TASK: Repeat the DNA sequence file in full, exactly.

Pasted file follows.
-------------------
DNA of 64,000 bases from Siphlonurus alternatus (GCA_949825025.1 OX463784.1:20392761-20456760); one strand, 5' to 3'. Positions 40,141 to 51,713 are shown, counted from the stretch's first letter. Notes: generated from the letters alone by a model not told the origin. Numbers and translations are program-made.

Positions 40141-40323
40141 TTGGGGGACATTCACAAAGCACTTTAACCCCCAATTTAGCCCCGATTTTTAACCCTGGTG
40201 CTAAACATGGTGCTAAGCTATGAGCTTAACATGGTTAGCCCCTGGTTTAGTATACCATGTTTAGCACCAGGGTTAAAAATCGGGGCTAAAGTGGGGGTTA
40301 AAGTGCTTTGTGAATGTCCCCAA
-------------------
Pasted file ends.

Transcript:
DNA of 64,000 bases from Siphlonurus alternatus (GCA_949825025.1 OX463784.1:20392761-20456760); one strand, 5' to 3'. Positions 40,141 to 51,713 are shown, counted from the stretch's first letter. Notes: generated from the letters alone by a model not told the origin. Numbers and translations are program-made.

Positions 40141-40323
40141 TTGGGGGACATTCACAAAGCACTTTAACCCCCAATTTAGCCCCGATTTTTAACCCTGGTG
40201 CTAAACATGGTGCTAAGCTATGAGCTTAACATGGTTAGCCCCTGGTTTAGTATACCATGTTTAGCACCAGGGTTAAAAATCGGGGCTAAAGTGGGGGTTA
40301 AAGTGCTTTGTGAATGTCCCCAA